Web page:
The vision of hundreds of thousands of desperate human beings fleeing airstrikes, terror, and violence from Syria, Iraq, Afghanistan, Libya, and beyond has brought the stark human cost of today’s “anti-terror” wars to the front pages. The heart-breaking photo of one small boy, still clad in a “red shirt, blue jeans, and little sneakers,” as a now-viral poem goes, washed up on the Turkish shore, has brought the horror of that stark reality into our hearts.
Indeed, the refugee crisis growing out of the multi-faceted Syrian war and others is now a full-blown global emergency. It’s not only an emergency because it’s now reaching Europe. It’s an emergency several years in the making as conditions have deteriorated throughout the Middle East and North Africa. In addition to Syria, refugees are also pouring into Europe — or dying as they try — from Libya, Afghanistan, Eritrea, Bangladesh, and beyond.
But it’s the war in Syria — now involving a host of regional, sectarian, and global actors all fighting their own wars to the last Syrian — that lies at the bloody center of the current crisis. And here the United States bears no small responsibility.
The Syrian war — and particularly the rise of ISIS — has everything to do with U.S. actions dating back to the 2003 invasion and occupation of Iraq, which gave rise to ISIS in the first place. Even now the U.S. airstrikes in Syria and neighboring Iraq are escalating the war in both places.
So emergency responses, particularly from the United States, need to start — though they must not end — with Syria. The Obama administration’s decision to allow 10,000 Syrian refugees into the country next year is a welcome step, but not remotely adequate.
Here’s what needs to happen next.
Immediately, the United States should announce:
- An increase in daily U.S. refugee assistance to the World Food Program and the UN Human Rights Committee equivalent to the daily cost of U.S. military action against ISIS — that is, about $9 million a day.
- A decision to immediately accept 65,000 Syrian refugees by the end of the year, as called for by leading human rights organizations.
In next 30 days, Washington should roll out:
- A plan to parole desperate refugees into the United States on humanitarian grounds. They should be provided with temporary protected status as long as conditions in their home countries remain dangerous. Once they’re in the United States, safe and provided with medical care, housing, work, education, and other support, longer-term protection can be determined on a case by case basis. Such an administrative decision can be made by the White House alone.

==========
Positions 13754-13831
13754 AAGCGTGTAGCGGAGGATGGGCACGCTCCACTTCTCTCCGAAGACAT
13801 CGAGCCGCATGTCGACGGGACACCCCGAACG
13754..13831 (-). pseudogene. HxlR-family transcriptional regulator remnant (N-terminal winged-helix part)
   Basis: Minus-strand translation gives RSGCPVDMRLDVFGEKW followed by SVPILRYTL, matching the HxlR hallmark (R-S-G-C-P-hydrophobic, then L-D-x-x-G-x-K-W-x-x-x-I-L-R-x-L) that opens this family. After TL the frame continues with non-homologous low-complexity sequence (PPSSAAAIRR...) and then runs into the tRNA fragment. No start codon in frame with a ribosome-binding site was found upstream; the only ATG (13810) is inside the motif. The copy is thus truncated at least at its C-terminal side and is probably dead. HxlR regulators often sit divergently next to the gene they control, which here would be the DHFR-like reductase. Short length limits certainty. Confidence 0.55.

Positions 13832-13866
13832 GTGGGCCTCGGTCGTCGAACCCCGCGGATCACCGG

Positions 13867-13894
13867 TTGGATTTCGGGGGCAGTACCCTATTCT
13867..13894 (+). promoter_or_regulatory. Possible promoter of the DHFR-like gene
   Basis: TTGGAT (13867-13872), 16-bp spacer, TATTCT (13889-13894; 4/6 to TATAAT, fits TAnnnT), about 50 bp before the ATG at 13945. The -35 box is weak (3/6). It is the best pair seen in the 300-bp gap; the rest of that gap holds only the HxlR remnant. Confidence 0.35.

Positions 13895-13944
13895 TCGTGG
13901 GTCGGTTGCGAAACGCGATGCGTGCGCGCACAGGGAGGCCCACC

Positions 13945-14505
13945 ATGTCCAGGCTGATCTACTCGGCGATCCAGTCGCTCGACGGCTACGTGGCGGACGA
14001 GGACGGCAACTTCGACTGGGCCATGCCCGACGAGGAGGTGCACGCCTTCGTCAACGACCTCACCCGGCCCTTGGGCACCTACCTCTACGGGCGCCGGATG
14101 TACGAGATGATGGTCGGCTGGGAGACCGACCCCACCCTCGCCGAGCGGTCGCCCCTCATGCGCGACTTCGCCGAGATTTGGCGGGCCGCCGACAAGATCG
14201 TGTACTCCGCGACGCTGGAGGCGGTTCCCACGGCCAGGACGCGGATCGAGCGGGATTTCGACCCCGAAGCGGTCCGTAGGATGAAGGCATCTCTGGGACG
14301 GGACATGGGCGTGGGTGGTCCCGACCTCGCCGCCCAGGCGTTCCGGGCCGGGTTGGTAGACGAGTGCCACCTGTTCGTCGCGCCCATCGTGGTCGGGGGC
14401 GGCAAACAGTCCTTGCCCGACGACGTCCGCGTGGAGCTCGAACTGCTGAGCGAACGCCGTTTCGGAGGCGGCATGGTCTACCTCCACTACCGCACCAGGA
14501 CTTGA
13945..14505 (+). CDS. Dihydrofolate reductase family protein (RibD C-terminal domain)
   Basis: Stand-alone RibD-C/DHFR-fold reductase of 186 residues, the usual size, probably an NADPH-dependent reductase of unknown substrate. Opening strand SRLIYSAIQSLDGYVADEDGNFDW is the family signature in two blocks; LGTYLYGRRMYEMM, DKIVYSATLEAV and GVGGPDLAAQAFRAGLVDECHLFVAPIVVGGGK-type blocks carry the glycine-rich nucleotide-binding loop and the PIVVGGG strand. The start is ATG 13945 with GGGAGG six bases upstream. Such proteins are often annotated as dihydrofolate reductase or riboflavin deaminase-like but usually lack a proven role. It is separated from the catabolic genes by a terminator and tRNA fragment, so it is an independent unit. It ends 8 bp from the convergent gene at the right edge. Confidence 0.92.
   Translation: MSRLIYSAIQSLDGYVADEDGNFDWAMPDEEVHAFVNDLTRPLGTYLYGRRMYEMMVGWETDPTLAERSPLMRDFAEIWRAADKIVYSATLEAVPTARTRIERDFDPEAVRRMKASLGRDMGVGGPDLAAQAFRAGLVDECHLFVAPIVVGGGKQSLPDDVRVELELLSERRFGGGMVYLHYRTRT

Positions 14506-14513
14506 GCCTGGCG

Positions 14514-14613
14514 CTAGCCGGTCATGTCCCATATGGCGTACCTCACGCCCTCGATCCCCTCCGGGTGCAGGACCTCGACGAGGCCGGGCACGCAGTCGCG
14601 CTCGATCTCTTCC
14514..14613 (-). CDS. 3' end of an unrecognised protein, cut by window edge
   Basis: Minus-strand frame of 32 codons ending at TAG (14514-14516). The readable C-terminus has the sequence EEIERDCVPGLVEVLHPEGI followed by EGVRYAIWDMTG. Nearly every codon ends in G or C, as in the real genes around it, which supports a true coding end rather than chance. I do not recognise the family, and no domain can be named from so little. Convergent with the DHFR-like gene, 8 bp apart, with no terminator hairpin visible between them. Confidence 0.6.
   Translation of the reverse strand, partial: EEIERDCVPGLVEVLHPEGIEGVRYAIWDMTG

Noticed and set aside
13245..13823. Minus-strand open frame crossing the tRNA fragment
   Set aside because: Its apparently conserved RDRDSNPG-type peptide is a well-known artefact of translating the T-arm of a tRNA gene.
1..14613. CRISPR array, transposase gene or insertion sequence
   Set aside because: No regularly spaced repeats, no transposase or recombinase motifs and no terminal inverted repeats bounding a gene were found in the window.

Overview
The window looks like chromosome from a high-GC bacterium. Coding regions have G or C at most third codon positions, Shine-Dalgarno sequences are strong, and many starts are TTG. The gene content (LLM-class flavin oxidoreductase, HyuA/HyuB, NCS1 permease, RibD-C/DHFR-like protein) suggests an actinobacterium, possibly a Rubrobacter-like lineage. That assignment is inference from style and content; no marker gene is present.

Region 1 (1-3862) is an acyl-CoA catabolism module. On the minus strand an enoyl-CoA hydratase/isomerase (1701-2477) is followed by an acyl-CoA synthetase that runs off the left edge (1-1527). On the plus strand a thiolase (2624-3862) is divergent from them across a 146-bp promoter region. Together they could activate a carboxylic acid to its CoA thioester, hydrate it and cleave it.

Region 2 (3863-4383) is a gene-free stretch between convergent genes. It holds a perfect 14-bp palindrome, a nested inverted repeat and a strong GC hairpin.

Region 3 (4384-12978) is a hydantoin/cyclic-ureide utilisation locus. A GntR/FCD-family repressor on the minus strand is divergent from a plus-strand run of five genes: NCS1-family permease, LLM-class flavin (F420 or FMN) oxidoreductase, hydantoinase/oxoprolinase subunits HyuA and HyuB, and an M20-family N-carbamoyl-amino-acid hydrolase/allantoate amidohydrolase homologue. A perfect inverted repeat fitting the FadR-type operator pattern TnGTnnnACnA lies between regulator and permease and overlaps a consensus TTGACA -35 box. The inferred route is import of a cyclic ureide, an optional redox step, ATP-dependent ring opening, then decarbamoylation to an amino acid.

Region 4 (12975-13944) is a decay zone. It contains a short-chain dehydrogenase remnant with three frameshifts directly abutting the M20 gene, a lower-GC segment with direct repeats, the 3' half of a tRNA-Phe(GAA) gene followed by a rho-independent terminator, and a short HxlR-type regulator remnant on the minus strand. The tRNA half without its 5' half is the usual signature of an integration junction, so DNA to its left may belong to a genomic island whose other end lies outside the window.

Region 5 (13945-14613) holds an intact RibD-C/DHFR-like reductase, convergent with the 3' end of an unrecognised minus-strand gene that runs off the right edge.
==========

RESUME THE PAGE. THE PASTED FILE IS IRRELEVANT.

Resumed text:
In next 45 days, the White House should announce:
- That the United States will provide 28 percent of needed emergency refugee assistance, equivalent to the U.S. share of global wealth. That means…
- That it will immediately pay 28 percent of the current United Nations refugee relief request, which totals $5.5 billion to support almost 6 million Syrian and related refugees through the end of this year. That would amount to approximately $1.5 billion in U.S. contributions by the end of 2015.
- That the United States will accept 28 percent of those refugees from Syria (and others forced to flee as a result of the Syrian war) who need refuge abroad. That means 28 percent of up to 4 million refugees as determined by the United Nations, or up to 1.12 million refugees who are allowed to come to the United States.
It should be noted that fewer than 1,000 Syrians have been allowed into the United States this year, while Germany has already agreed to take in 800,000. The limits on numbers of refugees allowed into the United States each year are set by the White House, and fluctuate for political and policy reasons. (For example, in just over a decade, beginning with the decline of the Soviet Union in 1990, more than 378,000 Soviet Jews immigrated to the United States. In 1992 alone, more than 62,000 entered the country.)
Finally, in next 60 days, the U.S. should develop:
- A new plan, now that the Iran nuclear deal is being implemented, to engage with Iran as well as all other regional and global players in a renewed United Nations-led diplomatic and arms embargo initiative to end the Syrian war.